Sample Lesson

Accents Don’t Matter

Student Problem: “I hate listening to myself speak English. I am so embarrassed about my terrible accent I don’t want to speak English at all!”

banana

baNAna

What I want you to know: Everyone has an accent! In English, accents don’t matter.

I’ll show you what I mean: In many languages each and every letter represents one and only one sound. English isn’t like that. In English letters can represent a variety of different sounds or be silent at any time. It is a crazy language. The good news is a wide range of accents and sound variations are easily understood because the meaning in English is NOT IN INDIVIDUAL SOUNDS. The meaning in English is stressed syllables. But I am getting ahead of myself. Let’s just start with syllables. How many syllables in these words?

1) student
2) window
3) blue
4) watch
5) banana
6) grandmother
7) English
8) engineer
9) beautiful
10) education

The rule is: VOWEL SOUNDS (not letters) define syllables. There is one and only one vowel sound in every syllable. That little rule isn’t important because somehow, you already knew how to count syllables! Check your answers. 1) 2, 2) 2, 3) 1, 4) 1, 5) 3, 6) 3, 7) 2, 8) 3, 9) 3, 10) 4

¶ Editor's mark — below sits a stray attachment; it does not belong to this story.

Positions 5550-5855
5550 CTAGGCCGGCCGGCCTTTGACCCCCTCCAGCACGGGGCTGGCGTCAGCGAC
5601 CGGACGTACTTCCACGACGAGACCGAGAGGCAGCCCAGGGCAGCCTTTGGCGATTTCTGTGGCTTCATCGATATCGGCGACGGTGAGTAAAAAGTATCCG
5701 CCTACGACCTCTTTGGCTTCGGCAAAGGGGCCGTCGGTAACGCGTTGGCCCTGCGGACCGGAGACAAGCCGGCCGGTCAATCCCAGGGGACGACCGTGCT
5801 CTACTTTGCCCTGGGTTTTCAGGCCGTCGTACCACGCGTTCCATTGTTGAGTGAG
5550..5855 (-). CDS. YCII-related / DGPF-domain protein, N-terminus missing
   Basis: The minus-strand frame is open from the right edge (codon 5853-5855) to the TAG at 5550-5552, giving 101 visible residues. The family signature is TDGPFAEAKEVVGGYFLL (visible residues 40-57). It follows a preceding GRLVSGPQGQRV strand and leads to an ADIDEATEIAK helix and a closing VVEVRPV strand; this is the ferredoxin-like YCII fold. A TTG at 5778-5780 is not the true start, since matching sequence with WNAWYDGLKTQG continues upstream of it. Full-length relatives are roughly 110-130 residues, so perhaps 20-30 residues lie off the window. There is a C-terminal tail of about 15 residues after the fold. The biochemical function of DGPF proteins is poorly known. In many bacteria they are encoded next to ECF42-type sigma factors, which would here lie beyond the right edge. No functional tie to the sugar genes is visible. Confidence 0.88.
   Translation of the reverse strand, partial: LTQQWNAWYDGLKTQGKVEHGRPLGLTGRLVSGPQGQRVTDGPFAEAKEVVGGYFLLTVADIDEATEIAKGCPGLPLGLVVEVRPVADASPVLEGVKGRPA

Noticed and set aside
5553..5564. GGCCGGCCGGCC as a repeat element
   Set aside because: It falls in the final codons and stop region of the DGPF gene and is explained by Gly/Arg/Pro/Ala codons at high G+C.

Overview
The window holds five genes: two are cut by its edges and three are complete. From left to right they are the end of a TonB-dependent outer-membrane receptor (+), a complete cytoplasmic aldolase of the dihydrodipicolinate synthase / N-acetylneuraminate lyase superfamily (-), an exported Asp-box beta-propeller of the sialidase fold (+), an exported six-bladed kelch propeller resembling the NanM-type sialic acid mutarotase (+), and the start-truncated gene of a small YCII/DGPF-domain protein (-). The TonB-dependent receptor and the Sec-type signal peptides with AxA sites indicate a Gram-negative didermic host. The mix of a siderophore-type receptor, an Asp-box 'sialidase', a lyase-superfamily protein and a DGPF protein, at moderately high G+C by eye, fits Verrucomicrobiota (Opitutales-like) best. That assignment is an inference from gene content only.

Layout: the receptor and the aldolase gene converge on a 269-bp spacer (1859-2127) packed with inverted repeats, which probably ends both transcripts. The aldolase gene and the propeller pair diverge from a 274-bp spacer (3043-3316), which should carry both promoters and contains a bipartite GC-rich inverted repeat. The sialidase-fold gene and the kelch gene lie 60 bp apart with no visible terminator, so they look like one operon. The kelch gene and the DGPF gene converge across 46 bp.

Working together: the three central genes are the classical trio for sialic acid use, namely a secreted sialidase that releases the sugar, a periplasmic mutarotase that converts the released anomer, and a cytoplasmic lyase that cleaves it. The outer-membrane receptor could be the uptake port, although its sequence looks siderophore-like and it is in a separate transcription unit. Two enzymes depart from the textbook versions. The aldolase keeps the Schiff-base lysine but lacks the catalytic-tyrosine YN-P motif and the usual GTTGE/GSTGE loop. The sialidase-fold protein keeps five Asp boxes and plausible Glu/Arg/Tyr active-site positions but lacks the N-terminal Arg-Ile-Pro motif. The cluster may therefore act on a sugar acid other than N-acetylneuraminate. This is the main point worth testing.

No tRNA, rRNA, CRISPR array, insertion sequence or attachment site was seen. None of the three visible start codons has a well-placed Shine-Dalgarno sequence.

What is important to understand about syllables is that some are important and some are not.

Important syllables are higher, LOUDER and l o n g e r than other syllables.

Which are the stressed syllables in the words above?

1) STUdent
2) WINdow
3) BLUE
4) WATCH
5) baNAna
6) GRANDmother
7) ENglish
8) engiNEER
9) BEAUtiful
10) eduCAtion

Can you hear it now? One syllable in every word is more important than the others.

If you say BAnana, banaNA or BANANA no one will understand what you are saying. Those are not English words . baNAna is the word and there are no variations.

Accents are charming and don’t impede understanding. The meaning in English in applying specific voice qualities (higher, LOUDER, l o n g e r) to specific (important) syllables.

What you learned: “English is a stress-based language. Accents don’t matter so stop worrying about my accent and start thinking about word stress!”

Until next time,

Teacher Judy